New graduates with engineering degrees may need sales experience and training before they can work as sales engineers. Training may involve working with a sales mentor who is familiar with the employer's business practices, customers, procedures, and company culture. After the training, sales engineers may continue to partner with someone who lacks technical skills, yet excels in the art of sales.
Career advancements include a higher commission rate, larger sales territory, or promotion to the position of supervisor or marketing manager. Alternatively, sales engineers may leave their companies and form independent sales agents that may offer higher commissions and more freedom. Independent agencies tend to be small, although relatively few sales engineers are self-employed.
It is crucial for sales engineers to continue their engineering and sales education throughout their careers because much of their value to their employers depends on their knowledge of the latest technology and their ability to sell that technology. Sales engineers in high-technology areas, such as information technology or advanced electronics, are particularly affected as they may find that technical knowledge rapidly becomes obsolete over relatively short periods.
According to industry sources some 35 per cent of sales engineers are employed in wholesale trade and another 27 per cent are employed in the manufacturing industries. The rest work in information industries, such as software publishers and telecommunications; professional, scientific, and technical services like computer systems designs, and architectural, engineering, and related service industries.
Compensation varies significantly by the type of firm and the product sold. Most employers offer a combination of salary and commission payments or a salary plus a bonus. Commissions usually are based on sales, whereas bonuses depend on individual performance, performance within the group or sales region, or on the company's performance. Earnings from commissions and bonuses may vary greatly from year to year, depending on sales ability, the demand for the company's products or services, and the overall economy.
Entry level salaries are pegged between S$30,000 and S$40,000 per annum. Top sales engineers make more than S$100,000 annually. Annual salaries of between S$50,000 and S$80,000 are common for senior sales engineers who travel extensively. In addition to their earnings, sales engineers are usually reimbursed for expenses such as transportation, meals, hotels, and customer "entertainment". They may get personal use of a company car or be reimbursed for mileage and fuel used on personal transport. Some companies offer incentives such as free vacation trips or gifts for outstanding performance.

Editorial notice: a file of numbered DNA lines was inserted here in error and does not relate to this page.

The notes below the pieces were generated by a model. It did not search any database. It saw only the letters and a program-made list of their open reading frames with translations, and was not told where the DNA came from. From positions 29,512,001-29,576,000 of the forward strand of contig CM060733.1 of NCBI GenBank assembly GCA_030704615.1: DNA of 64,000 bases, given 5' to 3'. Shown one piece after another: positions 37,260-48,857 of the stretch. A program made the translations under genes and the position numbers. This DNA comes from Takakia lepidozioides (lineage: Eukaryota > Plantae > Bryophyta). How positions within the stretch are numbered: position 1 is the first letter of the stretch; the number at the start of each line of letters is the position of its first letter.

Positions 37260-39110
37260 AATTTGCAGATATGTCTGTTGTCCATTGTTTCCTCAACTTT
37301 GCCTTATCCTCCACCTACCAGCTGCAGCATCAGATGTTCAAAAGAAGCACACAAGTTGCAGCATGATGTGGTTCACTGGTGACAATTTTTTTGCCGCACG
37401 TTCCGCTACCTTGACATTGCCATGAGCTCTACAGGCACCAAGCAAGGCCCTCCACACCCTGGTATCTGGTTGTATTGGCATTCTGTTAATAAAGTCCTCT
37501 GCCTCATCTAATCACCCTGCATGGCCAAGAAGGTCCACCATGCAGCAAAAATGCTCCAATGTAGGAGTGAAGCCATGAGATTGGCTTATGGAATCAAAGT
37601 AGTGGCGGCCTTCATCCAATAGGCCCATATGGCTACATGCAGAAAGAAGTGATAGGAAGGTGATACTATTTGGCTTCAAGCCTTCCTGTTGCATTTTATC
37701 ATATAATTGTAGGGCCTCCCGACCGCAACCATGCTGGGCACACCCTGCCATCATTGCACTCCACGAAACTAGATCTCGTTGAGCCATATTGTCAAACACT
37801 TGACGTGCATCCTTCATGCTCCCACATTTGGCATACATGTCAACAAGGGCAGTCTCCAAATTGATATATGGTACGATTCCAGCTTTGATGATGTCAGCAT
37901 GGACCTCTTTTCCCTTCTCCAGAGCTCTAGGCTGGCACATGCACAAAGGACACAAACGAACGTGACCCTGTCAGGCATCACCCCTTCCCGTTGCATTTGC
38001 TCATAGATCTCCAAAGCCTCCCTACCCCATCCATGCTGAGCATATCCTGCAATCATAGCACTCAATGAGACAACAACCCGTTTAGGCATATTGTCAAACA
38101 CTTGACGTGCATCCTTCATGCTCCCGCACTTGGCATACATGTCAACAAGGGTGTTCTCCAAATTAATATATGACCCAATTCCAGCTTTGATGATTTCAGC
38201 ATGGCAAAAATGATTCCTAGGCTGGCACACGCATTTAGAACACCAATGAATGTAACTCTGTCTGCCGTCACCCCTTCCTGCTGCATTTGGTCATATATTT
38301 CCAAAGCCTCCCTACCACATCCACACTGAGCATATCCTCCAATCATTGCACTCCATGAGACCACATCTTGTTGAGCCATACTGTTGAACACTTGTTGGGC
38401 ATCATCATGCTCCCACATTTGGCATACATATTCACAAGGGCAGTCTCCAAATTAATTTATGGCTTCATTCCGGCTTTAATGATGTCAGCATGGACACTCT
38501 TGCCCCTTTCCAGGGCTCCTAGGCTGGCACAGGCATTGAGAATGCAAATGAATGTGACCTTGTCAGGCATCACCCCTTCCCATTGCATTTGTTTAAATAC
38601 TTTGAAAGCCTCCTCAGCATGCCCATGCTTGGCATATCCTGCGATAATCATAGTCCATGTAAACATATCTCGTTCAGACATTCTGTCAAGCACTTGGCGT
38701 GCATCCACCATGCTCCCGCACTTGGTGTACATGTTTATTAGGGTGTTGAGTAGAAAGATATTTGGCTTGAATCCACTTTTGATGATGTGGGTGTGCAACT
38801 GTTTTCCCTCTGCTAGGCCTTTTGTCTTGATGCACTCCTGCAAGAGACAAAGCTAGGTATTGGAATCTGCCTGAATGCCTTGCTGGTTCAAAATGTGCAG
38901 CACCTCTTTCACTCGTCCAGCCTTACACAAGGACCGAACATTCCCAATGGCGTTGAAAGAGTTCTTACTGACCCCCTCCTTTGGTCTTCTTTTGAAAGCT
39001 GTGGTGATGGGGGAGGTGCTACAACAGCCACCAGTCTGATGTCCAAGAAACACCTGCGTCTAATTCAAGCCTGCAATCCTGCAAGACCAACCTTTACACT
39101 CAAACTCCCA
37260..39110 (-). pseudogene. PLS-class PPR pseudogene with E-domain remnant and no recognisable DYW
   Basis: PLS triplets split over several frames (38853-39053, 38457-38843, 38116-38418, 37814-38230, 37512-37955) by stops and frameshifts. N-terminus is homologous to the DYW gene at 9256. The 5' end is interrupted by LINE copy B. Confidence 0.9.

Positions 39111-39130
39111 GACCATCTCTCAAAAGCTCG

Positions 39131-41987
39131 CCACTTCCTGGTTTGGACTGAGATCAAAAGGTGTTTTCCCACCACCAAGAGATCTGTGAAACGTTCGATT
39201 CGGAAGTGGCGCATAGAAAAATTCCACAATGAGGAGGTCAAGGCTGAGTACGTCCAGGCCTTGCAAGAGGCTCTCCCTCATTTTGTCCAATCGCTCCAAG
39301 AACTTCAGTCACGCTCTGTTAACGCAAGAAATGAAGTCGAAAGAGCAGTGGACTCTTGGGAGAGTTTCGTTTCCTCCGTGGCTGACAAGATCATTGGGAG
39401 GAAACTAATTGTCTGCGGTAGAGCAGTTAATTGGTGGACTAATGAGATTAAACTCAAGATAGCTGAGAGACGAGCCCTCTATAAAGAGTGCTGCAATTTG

Employment of sales engineers is expected to grow over the next decade. Projected employment growth stems from the increasing variety and technical nature of goods and services sold. Competitive pressures and advancing technology force companies to improve and update product designs more frequently and to optimise their manufacturing and sales processes. In addition to new positions created as companies expand their sales force, some openings will arise each year from the need to replace sales engineers who shift to other occupations.
Manufacturers, especially foreign manufacturers that sell their products in the region, are expected to continue outsourcing more of their sales functions to independent sales agencies in an attempt to control costs. This should result in more job opportunities for sales engineers in independent agencies.
In the wholesale trade, both outsourcing to independent sales agencies and the use of information technology are expected to affect employment opportunities for sales engineers. Although outsourcing should lead to more jobs in independent agencies, employment growth for sales engineers in wholesale trade likely to be dampened by the increasing ability of businesses to find, order, and track shipments directly from wholesalers through the Internet, without assistance from sales engineers. Since direct purchases from wholesalers are more likely to be of commodity products, their impact on sales engineers should remain somewhat limited.
Employment opportunities and earnings may fluctuate from year to year because sales are affected by changing economic conditions, regulation issues, and consumer preferences. Prospects will be best for those with the appropriate knowledge or technical expertise, as well as the personal traits necessary for successful selling.
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|Date:||Feb 1, 2007|